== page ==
Debeaked

A cartoon of a blue bird with a yellow beak.
Twitter icon from the BUUF set by Mattahan (Paul Davey)1

This morning I deactivated my Twitter account.

I feel strange.

I have only been using it regularly for a couple of months. I set up my account in 2015, so that I could keep up with the rapid and exciting changes within the Labour Party. Then Facebook took over, and I largely ignored it. After deleting my Facebook account, I had a blessed period of no social media activity whatsoever. I think of this as a golden era. I might have been a little out of the loop about some things, but I was very productive. My work performance improved and I read more, and blogged with a little more depth.

Then, two months ago, (just two months!) our supreme leader2called a ‘snap’ general election. The ‘common sense’ view was that Labour would roll over and die. It didn’t work out that way. Like an awful lot of other people, I leapt into enthusiastic action, and my dormant Twitter account was a major tool of my involvement, although not the only tool. I set up a webpage within this site3, and blogged about the election campaign on the Island, and I leafleted and marched and went to rallies, and I had a whale of a time, and we achieved a result that no one had predicted.

However, it was not a victory, or a clear-cut loss. My intention had been to shut my Twitter account on the day the election result was announced, but I was hooked and it felt -feels- as though the battle goes on. I had gathered over sixty followers in under a month and I was enjoying the instant gratification of pontificating, congratulating and dismissing people on a public forum. I think, on the whole, I was in control of my tone. I certainly continued to gather followers and likes and retweets: all the psychic gratification of a system built around conditioned response, but I also was getting dragged in, in the way we love to see others dragged in, to the twitchy, snarly arse-sniffing of a social-media bubble.

Yesterday, I posted a comment about the odious, racist, right-wing ‘commentator’ Melanie Phillips4 and my sister took exception, suggesting that my use of the word ‘shrill’ was gendered. Now, I don’t regret lashing out at a privileged, fascist conspiracy-theorist. Indeed, I so dislike Phillips that I had trouble, for an hour or two, accepting that my sister had a point. Phillips uses a form of rich-people’s victimy hysteria as a cover for her selfish, spoilt vitriol, and I feel justified in despising her, but I was in danger of taking – indeed, I did take – the ugliness of my subject as an excuse for behaviour, or at least, language, that was as inconsiderate of decency as the poison spouted by the person I was attacking. As Phillips’ racist hatred has proved, words can have consequences.5 And, with social media, even the most inconsequential, trivial and apparently anonymous voice is only one careless tweet away from personal disaster.6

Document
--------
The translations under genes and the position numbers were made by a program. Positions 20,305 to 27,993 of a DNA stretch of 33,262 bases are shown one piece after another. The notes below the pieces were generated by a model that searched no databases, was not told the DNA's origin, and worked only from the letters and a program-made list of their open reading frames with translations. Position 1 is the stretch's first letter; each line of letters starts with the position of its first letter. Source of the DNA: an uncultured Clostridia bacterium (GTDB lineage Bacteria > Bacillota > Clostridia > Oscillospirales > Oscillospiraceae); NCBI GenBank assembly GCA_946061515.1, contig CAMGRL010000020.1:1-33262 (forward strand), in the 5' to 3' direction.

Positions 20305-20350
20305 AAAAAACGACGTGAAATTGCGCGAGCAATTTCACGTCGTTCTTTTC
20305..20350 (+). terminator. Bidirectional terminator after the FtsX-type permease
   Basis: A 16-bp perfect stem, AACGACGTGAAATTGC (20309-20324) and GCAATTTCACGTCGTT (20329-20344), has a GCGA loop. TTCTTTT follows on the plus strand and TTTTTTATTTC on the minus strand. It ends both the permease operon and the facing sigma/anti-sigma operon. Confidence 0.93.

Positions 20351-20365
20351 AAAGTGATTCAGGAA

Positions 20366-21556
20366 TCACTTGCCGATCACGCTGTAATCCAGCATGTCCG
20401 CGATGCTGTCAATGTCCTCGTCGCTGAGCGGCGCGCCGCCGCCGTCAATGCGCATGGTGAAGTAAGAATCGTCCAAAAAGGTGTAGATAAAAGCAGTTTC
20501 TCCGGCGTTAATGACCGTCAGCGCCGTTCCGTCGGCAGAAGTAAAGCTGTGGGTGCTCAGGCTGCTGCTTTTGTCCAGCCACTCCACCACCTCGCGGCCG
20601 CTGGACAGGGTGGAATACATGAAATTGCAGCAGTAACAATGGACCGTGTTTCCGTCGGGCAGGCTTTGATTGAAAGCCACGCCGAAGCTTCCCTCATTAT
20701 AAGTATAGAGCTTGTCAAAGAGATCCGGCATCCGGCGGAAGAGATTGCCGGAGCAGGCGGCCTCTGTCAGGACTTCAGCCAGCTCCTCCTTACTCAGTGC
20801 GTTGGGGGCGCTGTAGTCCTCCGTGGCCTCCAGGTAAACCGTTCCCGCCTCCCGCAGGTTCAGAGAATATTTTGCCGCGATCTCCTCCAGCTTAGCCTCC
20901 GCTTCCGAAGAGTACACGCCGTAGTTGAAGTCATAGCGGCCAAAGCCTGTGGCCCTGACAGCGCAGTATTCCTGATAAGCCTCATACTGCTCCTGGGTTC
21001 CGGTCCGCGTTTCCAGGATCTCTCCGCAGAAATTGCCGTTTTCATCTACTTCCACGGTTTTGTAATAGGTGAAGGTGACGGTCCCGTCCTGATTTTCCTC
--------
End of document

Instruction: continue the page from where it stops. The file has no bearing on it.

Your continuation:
The medium, social media, had shaped my behaviour. It was too easy to publish – albeit to under a hundred people, directly – language of which, in the cold light of day, I was ashamed. Twitter didn’t even have Facebook’s one redeeming virtue, that it can facilitate discussion. On Twitter, you are constantly striving for the punchline: the killing blow, without going through the intermediate and potentially enriching process of an exchange of views. It had to end, and so I clicked deactivate, and am now back to being an isolated blogger, publishing my thoughts to the void, and to Diaspora, which, while it is free of Twitter and Facebook’s most obvious failings, cannot, in its restraint, provide quite the same interconnectedness.

However, if you are reading this and would like to keep up with my posts or even engage with me without signing up to this site, you might want to look at Diaspora. It uses a distributed model, and a hub can be set up on any server, which I would like to do some time. For now, I have joined a hub run by the developers, and have come across quite a few interesting people. It is not so compulsive, and it is a little quiet, but it is there.


Note from December 2021: I didn’t keep up my Diaspora account. It attracted the same extremes as the more famous social media. The medium is the message. I am working on notes for a long blog post on my reading into the ruination of the internet. Watch this blog.

  1. http:[//www.mattahan.com/ []
  2. https://www.theguardian.com/politics/2017/apr/30/kim-jong-may-awkward-and-incredulous-as-journalist-asks-question []
  3. Long since deleted []
  4. https://en.wikipedia.org/wiki/Melanie_Phillips []
  5. https://www.theguardian.com/commentisfree/belief/2011/aug/06/anders-behring-breivik-melanie-phillips []
  6. https://en.wikipedia.org/wiki/So_You%27ve_Been_Publicly_Shamed []

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  1. Under The Hammer – Danceswithcats

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